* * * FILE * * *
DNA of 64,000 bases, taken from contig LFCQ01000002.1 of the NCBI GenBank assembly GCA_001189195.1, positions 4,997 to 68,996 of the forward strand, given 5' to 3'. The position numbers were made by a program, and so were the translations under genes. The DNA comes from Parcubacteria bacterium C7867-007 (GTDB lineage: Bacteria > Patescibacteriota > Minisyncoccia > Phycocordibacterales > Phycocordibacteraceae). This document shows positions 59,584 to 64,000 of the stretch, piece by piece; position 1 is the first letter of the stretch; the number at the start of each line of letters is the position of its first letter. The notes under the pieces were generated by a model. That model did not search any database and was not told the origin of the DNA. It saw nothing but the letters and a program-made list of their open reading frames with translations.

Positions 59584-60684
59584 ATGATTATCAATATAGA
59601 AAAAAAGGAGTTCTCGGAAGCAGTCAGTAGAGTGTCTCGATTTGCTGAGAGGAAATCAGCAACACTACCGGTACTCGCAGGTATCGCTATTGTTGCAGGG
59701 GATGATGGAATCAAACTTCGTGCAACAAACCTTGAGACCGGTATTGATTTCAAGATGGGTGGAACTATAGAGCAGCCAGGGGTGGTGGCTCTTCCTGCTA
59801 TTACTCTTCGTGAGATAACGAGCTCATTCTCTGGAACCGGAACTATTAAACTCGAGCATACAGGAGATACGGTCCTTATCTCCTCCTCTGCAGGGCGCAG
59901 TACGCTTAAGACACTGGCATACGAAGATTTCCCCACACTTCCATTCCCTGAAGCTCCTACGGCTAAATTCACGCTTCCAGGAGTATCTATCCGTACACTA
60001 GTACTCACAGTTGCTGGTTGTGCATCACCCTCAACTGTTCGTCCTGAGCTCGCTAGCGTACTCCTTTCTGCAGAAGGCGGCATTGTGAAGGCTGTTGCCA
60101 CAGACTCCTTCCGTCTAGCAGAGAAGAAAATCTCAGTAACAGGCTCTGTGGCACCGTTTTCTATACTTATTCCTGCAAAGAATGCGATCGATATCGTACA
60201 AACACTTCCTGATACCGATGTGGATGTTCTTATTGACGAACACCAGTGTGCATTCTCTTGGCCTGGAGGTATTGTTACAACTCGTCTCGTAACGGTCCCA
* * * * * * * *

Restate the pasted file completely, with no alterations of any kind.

DNA of 64,000 bases, taken from contig LFCQ01000002.1 of the NCBI GenBank assembly GCA_001189195.1, positions 4,997 to 68,996 of the forward strand, given 5' to 3'. The position numbers were made by a program, and so were the translations under genes. The DNA comes from Parcubacteria bacterium C7867-007 (GTDB lineage: Bacteria > Patescibacteriota > Minisyncoccia > Phycocordibacterales > Phycocordibacteraceae). This document shows positions 59,584 to 64,000 of the stretch, piece by piece; position 1 is the first letter of the stretch; the number at the start of each line of letters is the position of its first letter. The notes under the pieces were generated by a model. That model did not search any database and was not told the origin of the DNA. It saw nothing but the letters and a program-made list of their open reading frames with translations.

Positions 59584-60684
59584 ATGATTATCAATATAGA
59601 AAAAAAGGAGTTCTCGGAAGCAGTCAGTAGAGTGTCTCGATTTGCTGAGAGGAAATCAGCAACACTACCGGTACTCGCAGGTATCGCTATTGTTGCAGGG
59701 GATGATGGAATCAAACTTCGTGCAACAAACCTTGAGACCGGTATTGATTTCAAGATGGGTGGAACTATAGAGCAGCCAGGGGTGGTGGCTCTTCCTGCTA
59801 TTACTCTTCGTGAGATAACGAGCTCATTCTCTGGAACCGGAACTATTAAACTCGAGCATACAGGAGATACGGTCCTTATCTCCTCCTCTGCAGGGCGCAG
59901 TACGCTTAAGACACTGGCATACGAAGATTTCCCCACACTTCCATTCCCTGAAGCTCCTACGGCTAAATTCACGCTTCCAGGAGTATCTATCCGTACACTA
60001 GTACTCACAGTTGCTGGTTGTGCATCACCCTCAACTGTTCGTCCTGAGCTCGCTAGCGTACTCCTTTCTGCAGAAGGCGGCATTGTGAAGGCTGTTGCCA
60101 CAGACTCCTTCCGTCTAGCAGAGAAGAAAATCTCAGTAACAGGCTCTGTGGCACCGTTTTCTATACTTATTCCTGCAAAGAATGCGATCGATATCGTACA
60201 AACACTTCCTGATACCGATGTGGATGTTCTTATTGACGAACACCAGTGTGCATTCTCTTGGCCTGGAGGTATTGTTACAACTCGTCTCGTAACGGTCCCA